Is Danone a good model to follow? IBFAN questions Dr Mark Carney
Danone is stepping up its targeting of health workers and the public around the world, in violation of international baby milk marketing standards. In the UK Danone’s formula brands are Aptamil and Cow & Gate.
Help expose what Danone is doing where you see it sponsoring health worker events and charities. Say NO to formula company sponsorship – say DanoNO!
We encourage health workers everywhere to raise awareness of the conflicts of interest involved in having a formula manufacturer and distributor as a sponsor and to prompt a debate.
We are also alerting people to the fact that the First 1000 Days slogan has been hijacked by Danone. People signing up to receive emails from the website https://www.first1000days.ie/ are not informed this is a Danone initiative. Nor is this mentioned in the emails. It is only when you check the Privacy Statement that you see Danone is behind the initiative and uses your data to target its advertising.
If you ever wondered by Danone Aptamil and other advertising appears in your Facebook feed it could be because you – or one of your friends – has signed up using Facebook. The Privacy statement explains, “First 1000 Days [that is, Danone] will import, use, and retain your basic information, which includes your name and profile picture as well as your e-mail address, list of friends, and may also include your Likes and Interests as well as information you make public on Facebook.”
Help alert people that this initiative is being used by Danone to harvest parents’ data for marketing purposes by sharing our infographic (click on the image and retweet).
We also raised concerns when The Guardian held a Danone-sponsored roundtable event and published a report in the newspaper that promoted Danone’s agenda. The Readers’ Editor concluded it was “a mistake” to have taken the sponsorship. See: http://www.babymilkaction.org/archives/3768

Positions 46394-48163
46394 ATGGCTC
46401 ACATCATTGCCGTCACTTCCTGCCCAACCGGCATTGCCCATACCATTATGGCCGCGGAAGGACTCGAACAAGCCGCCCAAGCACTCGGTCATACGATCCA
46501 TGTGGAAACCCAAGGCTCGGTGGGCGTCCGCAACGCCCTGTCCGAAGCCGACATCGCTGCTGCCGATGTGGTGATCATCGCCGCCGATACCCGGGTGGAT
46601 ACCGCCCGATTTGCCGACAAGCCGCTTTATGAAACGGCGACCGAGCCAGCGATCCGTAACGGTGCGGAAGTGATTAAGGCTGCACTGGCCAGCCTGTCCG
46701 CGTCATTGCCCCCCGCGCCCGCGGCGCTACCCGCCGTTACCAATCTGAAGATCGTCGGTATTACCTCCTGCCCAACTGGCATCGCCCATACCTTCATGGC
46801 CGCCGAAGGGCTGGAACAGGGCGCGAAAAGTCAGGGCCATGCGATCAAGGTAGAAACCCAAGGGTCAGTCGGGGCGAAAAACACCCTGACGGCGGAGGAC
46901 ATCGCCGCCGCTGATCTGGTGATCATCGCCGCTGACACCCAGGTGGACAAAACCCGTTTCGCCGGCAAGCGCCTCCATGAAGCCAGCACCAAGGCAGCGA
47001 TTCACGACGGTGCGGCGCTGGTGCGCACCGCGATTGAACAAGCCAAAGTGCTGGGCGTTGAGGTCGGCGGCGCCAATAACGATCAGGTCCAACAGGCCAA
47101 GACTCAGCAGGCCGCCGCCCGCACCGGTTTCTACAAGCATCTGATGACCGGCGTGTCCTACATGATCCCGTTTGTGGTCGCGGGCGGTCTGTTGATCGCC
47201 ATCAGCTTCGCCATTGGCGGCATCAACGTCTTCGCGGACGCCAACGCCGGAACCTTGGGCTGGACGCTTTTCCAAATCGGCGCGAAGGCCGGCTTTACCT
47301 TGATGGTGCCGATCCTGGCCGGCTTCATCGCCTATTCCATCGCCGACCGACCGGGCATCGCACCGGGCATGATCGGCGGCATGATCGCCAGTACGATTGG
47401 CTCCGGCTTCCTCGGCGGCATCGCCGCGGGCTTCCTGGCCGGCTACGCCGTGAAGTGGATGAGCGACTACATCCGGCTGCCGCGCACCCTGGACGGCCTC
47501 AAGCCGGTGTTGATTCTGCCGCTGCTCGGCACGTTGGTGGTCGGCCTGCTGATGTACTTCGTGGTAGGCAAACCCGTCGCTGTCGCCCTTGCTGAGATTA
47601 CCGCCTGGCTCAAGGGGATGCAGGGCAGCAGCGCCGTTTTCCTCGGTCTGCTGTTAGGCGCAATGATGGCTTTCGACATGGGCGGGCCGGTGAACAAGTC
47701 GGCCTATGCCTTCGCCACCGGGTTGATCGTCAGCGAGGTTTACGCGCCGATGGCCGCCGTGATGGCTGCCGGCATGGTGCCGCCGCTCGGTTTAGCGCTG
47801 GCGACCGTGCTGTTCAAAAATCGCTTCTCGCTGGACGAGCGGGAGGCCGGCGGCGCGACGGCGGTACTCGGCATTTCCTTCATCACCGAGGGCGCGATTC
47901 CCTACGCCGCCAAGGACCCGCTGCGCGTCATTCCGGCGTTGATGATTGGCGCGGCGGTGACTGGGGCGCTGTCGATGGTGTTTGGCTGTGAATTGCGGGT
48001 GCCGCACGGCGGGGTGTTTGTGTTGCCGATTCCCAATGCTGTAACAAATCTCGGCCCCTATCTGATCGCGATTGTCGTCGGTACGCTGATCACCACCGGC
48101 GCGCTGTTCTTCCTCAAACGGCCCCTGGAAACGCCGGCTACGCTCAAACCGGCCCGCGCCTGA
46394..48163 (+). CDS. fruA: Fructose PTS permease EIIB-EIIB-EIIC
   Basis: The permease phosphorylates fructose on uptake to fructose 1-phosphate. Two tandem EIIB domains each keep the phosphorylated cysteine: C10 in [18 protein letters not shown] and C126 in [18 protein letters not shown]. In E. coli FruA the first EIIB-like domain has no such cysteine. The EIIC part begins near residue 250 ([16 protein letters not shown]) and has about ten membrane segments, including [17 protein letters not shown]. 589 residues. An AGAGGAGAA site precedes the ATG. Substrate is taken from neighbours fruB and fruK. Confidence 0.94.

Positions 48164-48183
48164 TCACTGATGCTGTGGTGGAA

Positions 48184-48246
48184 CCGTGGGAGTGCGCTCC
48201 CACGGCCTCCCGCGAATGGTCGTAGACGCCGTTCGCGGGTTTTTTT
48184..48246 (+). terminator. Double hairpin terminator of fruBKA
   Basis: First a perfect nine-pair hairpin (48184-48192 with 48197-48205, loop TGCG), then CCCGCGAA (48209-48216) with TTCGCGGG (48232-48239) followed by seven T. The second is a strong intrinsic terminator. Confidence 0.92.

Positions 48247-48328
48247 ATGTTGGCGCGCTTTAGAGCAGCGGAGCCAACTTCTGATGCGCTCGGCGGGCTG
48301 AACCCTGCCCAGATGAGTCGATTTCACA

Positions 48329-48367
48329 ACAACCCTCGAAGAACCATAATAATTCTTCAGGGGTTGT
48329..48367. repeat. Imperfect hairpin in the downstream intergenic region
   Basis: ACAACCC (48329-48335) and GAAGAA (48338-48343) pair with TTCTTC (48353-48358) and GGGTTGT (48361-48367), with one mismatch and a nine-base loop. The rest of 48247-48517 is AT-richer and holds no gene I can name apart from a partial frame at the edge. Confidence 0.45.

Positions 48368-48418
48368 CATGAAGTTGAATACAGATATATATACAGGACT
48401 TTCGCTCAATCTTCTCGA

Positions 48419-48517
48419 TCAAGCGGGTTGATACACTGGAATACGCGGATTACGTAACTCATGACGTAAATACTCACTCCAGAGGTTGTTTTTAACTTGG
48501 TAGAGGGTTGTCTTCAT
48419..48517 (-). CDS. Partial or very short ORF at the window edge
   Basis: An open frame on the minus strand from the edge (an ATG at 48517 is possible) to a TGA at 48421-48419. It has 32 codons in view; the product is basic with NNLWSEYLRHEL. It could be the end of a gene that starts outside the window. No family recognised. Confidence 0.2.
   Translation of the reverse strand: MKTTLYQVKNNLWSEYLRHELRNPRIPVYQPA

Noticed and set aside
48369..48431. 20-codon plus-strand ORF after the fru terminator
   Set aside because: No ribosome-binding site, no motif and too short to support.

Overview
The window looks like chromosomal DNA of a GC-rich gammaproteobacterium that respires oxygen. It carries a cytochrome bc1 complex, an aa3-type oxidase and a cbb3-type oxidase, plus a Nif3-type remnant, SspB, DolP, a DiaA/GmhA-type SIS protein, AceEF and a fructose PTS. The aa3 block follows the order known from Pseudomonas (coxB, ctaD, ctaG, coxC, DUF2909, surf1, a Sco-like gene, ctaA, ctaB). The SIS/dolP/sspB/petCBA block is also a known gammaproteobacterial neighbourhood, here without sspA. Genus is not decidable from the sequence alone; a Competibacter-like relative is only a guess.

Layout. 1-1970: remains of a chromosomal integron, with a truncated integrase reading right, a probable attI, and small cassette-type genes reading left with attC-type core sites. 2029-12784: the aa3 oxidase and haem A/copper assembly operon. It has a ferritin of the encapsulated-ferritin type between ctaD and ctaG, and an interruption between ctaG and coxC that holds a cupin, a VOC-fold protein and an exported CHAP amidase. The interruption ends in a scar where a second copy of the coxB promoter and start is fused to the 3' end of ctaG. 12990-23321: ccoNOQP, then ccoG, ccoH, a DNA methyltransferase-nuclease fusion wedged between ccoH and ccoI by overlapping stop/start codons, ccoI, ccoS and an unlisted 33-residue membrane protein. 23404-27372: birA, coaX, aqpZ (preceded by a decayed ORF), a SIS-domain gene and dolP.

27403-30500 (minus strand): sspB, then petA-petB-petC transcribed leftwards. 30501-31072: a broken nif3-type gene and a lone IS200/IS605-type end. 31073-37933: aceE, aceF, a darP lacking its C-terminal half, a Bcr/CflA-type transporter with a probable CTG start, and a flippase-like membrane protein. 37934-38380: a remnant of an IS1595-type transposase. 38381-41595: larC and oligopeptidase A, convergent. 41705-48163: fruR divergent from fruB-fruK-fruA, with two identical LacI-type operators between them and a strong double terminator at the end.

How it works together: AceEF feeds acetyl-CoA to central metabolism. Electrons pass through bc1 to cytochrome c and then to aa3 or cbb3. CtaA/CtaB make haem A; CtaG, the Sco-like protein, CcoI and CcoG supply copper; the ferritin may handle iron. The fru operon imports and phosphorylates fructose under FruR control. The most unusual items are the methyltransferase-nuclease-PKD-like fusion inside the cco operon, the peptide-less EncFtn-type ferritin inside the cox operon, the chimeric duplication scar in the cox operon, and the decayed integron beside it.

Danone is already involved in a formula marketing war with Nestlé in many countries. It is the second largest company in the global baby milk market and a significant source of violations of the International Code of Marketing of Breastmilk Substitutes and subsequent, relevant Resolutions of the World Health Assembly.
For recent examples of Danone’s aggressive marketing, see our UK Monitoring Report 2016. For practices around the world, see the front-page story in The Independent on its practices in Turkey, Save the Children’s recent report on infant and young child feeding and the monitoring reports from the International Baby Food Action Network (summaries can be downloaded by clicking here).
The report Look What They’re Doing in the UK 2013, published by the Baby Feeding Law Group, gives examples of the marketing strategies used by Danone and other companies, which violate both the Code and Resolutions and national measures.
We are finding Danone is becoming more aggressive in the UK, perhaps due to Nestlé’s entry into the UK market following the completion of its takeover of Pfizer Nutrition/Wyeth and the SMA brand of formula (we have a Say NO to Nestlé campaign).
Accordingly, we are organising protests outside events for health workers and the public sponsored by Danone to raise awareness of the conflicts of interest involved. The World Health Assembly has addressed the issue of sponsorship in Resolution 49.15 from 1996 and again in Resolution 58.32 from 2005 where it stated : “ensure that financial support and other incentives for programmes and health professionals working in infant and young child health do not create conflict of interest”.
Article 5.5 of the International Code of Marketing of Breastmilk Substitutes prohibits companies from seeking direct or indirect contact with pregnant women or the mothers of infants and young children.